A fresh batch of 'plus-ups' and delayed 'stimmies'

Washington, usa - 10 march 2021: close up of stimulus check and face mask and banknote on black background, concept of federal financial help given to stop economic crisis on white background
davide bonaldo / Shutterstock

The IRS says this week it sent out another 2.3 million direct payments from the latest COVID-19 rescue package, which Congress passed and President Joe Biden signed in March.

Paper stimulus checks and direct deposits from the new batch were given an official payment date of June 9 and were made possible by the tax returns the recipients recently submitted. This year's delayed tax filing deadline was May 17.

More than 1.1 million of these fresh stimulus checks are what the IRS calls "plus-up" payments: bonus money for people who previously got third-round stimulus checks, though not the full $1,400.

If you received a shrunken payment, it may have been based on your 2019 tax return. Now that the tax agency has your 2020 return, and if it shows you made less money last year than you did the year before, you might be getting a plus-up.

Meanwhile, more than 900,000 of the new payments are going to Americans who hadn't received any "stimmy" from the latest round because the IRS didn't know how to reach them. Now that those people have filed their taxes, the tax agency has the information it needs to send the money.

Still haven’t filed your taxes? You could be missing out

taxes payment concept. accountant are filling Individual income tax return forms online on screen laptop computer.
create jobs 51 / Shutterstock

The brand new batch of stimulus checks is worth more than $4.2 billion, and brings the total number of payments from the third round to 169 million — valued at about $395 billion.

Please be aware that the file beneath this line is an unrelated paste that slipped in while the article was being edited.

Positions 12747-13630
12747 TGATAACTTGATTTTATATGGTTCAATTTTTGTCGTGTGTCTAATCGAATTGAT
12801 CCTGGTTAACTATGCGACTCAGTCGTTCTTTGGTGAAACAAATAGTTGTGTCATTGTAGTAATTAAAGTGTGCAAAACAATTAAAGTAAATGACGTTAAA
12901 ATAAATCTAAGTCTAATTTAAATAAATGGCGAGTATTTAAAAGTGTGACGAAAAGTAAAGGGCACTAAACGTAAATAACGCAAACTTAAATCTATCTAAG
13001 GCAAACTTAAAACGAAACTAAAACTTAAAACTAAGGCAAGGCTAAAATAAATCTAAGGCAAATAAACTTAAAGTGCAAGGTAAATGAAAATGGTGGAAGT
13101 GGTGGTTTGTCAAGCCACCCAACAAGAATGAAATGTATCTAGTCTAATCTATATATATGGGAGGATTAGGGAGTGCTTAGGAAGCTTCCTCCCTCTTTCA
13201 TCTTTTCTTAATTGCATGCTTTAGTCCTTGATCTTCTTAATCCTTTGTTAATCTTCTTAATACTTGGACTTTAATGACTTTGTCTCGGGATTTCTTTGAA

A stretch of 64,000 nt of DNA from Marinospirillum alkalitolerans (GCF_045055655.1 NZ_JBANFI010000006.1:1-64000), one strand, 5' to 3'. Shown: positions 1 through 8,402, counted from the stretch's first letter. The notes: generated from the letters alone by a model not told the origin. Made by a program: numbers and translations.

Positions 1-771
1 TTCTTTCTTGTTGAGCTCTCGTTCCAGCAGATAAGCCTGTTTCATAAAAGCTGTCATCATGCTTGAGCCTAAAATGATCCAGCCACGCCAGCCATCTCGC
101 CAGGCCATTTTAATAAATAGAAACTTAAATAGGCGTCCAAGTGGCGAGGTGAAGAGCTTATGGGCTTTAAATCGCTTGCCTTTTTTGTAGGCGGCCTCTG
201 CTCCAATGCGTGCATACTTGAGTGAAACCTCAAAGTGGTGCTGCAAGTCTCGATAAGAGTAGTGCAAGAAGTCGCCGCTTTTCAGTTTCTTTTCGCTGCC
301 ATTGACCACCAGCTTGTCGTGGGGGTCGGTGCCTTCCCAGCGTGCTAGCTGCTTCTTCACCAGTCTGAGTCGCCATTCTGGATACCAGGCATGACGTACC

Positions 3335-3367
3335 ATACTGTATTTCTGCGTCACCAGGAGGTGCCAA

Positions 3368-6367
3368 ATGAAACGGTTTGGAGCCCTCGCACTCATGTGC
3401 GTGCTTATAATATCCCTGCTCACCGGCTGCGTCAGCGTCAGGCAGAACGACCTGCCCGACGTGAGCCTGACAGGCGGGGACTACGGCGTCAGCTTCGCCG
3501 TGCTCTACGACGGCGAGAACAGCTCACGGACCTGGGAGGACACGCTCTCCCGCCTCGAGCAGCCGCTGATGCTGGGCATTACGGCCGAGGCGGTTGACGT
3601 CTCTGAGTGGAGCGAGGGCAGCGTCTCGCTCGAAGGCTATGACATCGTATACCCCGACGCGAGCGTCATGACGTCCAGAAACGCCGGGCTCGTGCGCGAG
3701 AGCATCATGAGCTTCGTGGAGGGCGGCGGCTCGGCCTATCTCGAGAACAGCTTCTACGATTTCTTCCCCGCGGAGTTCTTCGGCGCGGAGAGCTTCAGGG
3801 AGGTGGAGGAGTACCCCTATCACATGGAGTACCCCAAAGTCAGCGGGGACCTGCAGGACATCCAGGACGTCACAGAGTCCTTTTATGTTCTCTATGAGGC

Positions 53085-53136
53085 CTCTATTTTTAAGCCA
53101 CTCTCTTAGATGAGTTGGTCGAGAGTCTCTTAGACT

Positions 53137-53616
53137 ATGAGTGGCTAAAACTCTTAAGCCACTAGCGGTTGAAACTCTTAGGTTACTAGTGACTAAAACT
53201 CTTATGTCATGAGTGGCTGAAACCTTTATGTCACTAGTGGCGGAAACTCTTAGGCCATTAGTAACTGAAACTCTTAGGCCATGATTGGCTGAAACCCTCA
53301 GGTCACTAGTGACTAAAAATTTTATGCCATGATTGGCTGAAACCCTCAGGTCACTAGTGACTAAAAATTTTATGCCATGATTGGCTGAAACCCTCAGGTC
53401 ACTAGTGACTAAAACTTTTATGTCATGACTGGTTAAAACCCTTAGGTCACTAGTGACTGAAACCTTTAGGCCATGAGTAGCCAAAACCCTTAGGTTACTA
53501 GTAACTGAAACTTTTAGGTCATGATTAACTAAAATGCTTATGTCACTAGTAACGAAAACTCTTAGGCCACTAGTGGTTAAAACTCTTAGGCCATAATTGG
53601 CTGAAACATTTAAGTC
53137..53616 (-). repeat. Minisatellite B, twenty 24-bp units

If you don’t normally file a tax return and haven’t received any stimulus check since distribution of the third round began on March 12, the IRS urges you to complete a 2020 return. You might receive both a relief payment and other helpful benefits, like the upcoming monthly checks to parents under an expansion of the child tax credit.

Stimulus payments will continue being delivered on a weekly basis, the tax agency said on Wednesday.

To receive a full $1,400 stimulus check, you need to submit a tax return showing adjusted gross income (AGI) — your total income minus some deductions — of $75,000 or less. If you and your significant file jointly, the AGI threshold is $150,000.

If you're not in the running for a booster stimulus check

Worried couple doing their accounts in the living room at home
ESB Professional / Shutterstock

Not everyone is eligible for stimulus money from the latest wave of checks. If you won’t be receiving a bonus payment, you have other ways to your finances a booster shot.

Refinance your mortgage (if you've got one). If you’re a homeowner and haven't refinanced during the past year of ultra-low interest rates, you could be missing out on serious savings. Mortgage data and technology provider Black Knight says 14.1 million homeowners still have an opportunity to save an average $287 a month by refinancing. That’s over $3,400 a year you could be putting back into your pocket.

Dominate your debt. Credit cards and short-term personal loans have been life-savers for many Americans during the pandemic, but their high interest costs can wreck your finances for years. Rolling your balances into a lower-interest debt consolidation loan will help you pay off your debts more quickly and affordably.

Score a better deal on insurance. While you’re reducing the cost of homeownership, shop around and see if you can score a better deal on homeowners insurance. A little comparison shopping also can help you save big on car insurance.

Get serious about saving. If your budget is stretched to the point of snapping, find the wiggle room. Cancel any monthly subscriptions you're not using. Go to the grocery store with a list and stick to it. And before you shop online, downloand a free browser add-on that automatically hunts for better prices and coupons.

Grow your pocket change. You don't need $1,400 from the IRS to get your feet wet in today’s roiling stock market. A wildly popular app allows you to invest in a diversified portfolio using nothing more than "spare change" from everyday purchases.

About the Author

Clayton Jarvis

Clayton Jarvis

Reporter

Clayton Jarvis is a mortgage reporter at MoneyWise. Prior to joining the MoneyWise team, Clay wrote for and edited a variety of real estate publications, including Canadian Real Estate Wealth, Real Estate Professional, Mortgage Broker News, Canadian Mortgage Professional, and Mortgage Professional America.

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